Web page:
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The Foundations of Australian Public Law: State, Power, Accountability

Author(s): Anthony Connolly

In The Foundations of Australian Public Law, Anthony J. Connolly brings together the two traditionally discrete areas of constitutional and administrative law to present Australian public law as a single, integrated body. Exploring the themes of state, power and accountability in Australia, the text also makes reference to the law of international jurisdictions, where students are informed by contemporary public law theory. Particular attention is also given to the rise of global public law and the increasingly cosmopolitan nature of the subject in Australia. A comprehensive companion website complements the theory and discussion throughout the text and includes chapter summaries, further readings and discussion questions to encourage extended student learning. Written by a leader in the field, The Foundations of Australian Public Law is a key text for students looking to gain a comprehensive understanding of public law across Australia's federal, state and territory jurisdictions.

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Centre: CIPL

Research theme: Administrative Law

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What Can We Legitimately Expect from the State?

Author(s): Greg Weeks

The recognition and enforcement of legitimate expectations by courts has been a striking feature of English law since R v North and East Devon Health Authority; ex parte Coughlan [2001] 3 QB 213. Although the substantive form of legitimate expectation adopted in Coughlan was quickly accepted by English courts and received a generally favourable response from public law scholars, the doctrine of that case has largely been rejected in other common law jurisdictions. The central principles of Coughlan have been rejected by courts in common law jurisdictions outside the UK for a range of reasons, such as incompatibility with local constitutional doctrine, or because they mark an undesirable drift towards merits review. The skeptical and critical reception to Coughlan outside England is a striking contrast to the reception the case received within the UK. This issue warrants the detailed scholarly analysis that it receives in this forthcoming book to be published by Hart.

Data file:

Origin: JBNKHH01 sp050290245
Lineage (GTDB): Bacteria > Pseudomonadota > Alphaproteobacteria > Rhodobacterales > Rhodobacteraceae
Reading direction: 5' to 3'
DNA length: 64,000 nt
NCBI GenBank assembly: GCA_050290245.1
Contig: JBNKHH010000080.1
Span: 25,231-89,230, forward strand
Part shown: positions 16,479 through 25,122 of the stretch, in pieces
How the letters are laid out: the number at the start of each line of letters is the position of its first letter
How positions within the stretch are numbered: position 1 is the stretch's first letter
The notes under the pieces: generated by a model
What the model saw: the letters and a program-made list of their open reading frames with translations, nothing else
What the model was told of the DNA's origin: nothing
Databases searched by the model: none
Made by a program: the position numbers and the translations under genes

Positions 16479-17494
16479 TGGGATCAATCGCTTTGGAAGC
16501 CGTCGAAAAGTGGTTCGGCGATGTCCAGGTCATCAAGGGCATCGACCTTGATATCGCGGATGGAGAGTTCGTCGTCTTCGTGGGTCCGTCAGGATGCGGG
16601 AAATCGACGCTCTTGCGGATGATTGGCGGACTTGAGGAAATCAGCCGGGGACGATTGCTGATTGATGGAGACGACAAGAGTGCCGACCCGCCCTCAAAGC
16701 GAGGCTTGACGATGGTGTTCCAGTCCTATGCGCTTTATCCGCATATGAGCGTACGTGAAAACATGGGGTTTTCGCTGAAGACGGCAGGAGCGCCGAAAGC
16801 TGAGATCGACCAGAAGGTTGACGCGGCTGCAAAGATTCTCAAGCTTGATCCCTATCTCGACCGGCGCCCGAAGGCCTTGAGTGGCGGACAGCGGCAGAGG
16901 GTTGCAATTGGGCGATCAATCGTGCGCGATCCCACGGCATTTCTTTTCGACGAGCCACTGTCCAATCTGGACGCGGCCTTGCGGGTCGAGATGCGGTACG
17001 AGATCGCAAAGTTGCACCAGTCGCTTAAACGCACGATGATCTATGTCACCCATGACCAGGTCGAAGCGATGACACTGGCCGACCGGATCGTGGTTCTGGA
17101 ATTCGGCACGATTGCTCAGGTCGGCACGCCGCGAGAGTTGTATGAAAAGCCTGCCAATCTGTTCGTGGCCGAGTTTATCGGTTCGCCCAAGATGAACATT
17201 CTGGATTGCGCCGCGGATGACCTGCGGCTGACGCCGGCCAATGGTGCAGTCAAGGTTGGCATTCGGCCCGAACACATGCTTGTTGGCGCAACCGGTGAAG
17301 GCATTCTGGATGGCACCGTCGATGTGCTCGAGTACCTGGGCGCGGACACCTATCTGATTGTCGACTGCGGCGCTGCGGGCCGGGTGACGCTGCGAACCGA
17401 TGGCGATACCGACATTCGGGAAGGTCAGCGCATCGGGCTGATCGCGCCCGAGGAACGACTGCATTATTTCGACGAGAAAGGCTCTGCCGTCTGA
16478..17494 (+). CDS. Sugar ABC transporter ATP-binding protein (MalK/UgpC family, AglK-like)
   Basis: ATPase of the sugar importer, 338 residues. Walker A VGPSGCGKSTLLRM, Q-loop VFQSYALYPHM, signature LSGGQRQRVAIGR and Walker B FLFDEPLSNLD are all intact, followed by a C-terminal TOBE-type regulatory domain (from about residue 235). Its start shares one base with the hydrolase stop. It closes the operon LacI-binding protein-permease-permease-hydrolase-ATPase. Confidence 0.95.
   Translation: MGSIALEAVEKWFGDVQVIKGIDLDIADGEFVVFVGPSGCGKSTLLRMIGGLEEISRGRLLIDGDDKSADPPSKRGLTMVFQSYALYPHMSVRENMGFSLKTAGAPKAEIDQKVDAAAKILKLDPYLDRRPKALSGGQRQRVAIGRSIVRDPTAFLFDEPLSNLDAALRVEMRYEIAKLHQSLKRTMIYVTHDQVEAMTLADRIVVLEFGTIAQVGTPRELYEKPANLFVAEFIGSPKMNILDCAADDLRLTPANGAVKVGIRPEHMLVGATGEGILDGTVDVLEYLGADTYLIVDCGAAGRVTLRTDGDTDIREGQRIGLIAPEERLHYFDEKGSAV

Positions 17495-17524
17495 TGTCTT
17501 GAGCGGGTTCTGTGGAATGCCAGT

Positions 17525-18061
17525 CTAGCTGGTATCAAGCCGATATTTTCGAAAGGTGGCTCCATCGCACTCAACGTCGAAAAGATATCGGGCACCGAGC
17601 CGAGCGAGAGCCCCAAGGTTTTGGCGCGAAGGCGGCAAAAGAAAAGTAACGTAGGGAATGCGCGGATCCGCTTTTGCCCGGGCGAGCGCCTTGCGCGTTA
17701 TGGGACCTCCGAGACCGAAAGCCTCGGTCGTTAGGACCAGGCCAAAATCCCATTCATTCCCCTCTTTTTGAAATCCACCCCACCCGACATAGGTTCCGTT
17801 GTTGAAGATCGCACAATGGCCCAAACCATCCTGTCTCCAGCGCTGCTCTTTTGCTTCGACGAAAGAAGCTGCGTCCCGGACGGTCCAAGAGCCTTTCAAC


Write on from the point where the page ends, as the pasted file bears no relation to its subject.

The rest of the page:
This chapter considers the promises public authorities make to individuals and how they are received. It examines both the capacity of government to create expectations and the legitimacy of people entertaining firm expectations of government and considers the substantive enforcement of legitimate expectations, when government might be estopped from resiling from its representations and in what circumstances government may be liable for making negligent misrepresentations.

Read on SSRN

Centre: CIPL

Research theme: Administrative Law

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Australian Constitutionalism and the UK-Style Dialogue Model of Human Rights Protection

Author(s): James Stellios

This paper considers the constitutional obstacles in Australia to the effective operation of a UK-style dialogue model of human rights protection. In Momcilovic v The Queen, the High Court of Australia relied upon separation of judicial power principles to frustrate the operation of dialogue models in Australia: whether enacted at the federal or State level. As a consequence, constitutionalism Australian-style – specifically, separation of powers implications – presents impenetrable obstacles to the effective operation of a UK-style dialogue model, and has locked in a limited role for the judiciary in the protection of rights.